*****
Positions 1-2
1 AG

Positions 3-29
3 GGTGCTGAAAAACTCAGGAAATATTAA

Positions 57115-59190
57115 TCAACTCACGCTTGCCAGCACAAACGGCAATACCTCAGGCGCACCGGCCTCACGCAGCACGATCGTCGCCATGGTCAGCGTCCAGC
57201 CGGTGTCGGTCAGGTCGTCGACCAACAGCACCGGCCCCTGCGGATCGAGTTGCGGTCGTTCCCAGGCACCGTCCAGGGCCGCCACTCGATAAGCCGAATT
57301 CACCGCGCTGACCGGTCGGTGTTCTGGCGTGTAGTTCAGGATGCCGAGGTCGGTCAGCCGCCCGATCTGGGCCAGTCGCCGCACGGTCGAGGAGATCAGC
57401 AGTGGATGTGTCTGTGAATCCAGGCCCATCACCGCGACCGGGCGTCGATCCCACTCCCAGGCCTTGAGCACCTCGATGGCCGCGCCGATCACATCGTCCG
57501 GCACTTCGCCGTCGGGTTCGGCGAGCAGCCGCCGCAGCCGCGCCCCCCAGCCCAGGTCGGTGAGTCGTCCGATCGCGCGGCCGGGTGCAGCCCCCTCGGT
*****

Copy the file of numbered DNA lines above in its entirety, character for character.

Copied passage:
Positions 1-2
1 AG

Positions 3-29
3 GGTGCTGAAAAACTCAGGAAATATTAA

Positions 57115-59190
57115 TCAACTCACGCTTGCCAGCACAAACGGCAATACCTCAGGCGCACCGGCCTCACGCAGCACGATCGTCGCCATGGTCAGCGTCCAGC
57201 CGGTGTCGGTCAGGTCGTCGACCAACAGCACCGGCCCCTGCGGATCGAGTTGCGGTCGTTCCCAGGCACCGTCCAGGGCCGCCACTCGATAAGCCGAATT
57301 CACCGCGCTGACCGGTCGGTGTTCTGGCGTGTAGTTCAGGATGCCGAGGTCGGTCAGCCGCCCGATCTGGGCCAGTCGCCGCACGGTCGAGGAGATCAGC
57401 AGTGGATGTGTCTGTGAATCCAGGCCCATCACCGCGACCGGGCGTCGATCCCACTCCCAGGCCTTGAGCACCTCGATGGCCGCGCCGATCACATCGTCCG
57501 GCACTTCGCCGTCGGGTTCGGCGAGCAGCCGCCGCAGCCGCGCCCCCCAGCCCAGGTCGGTGAGTCGTCCGATCGCGCGGCCGGGTGCAGCCCCCTCGGT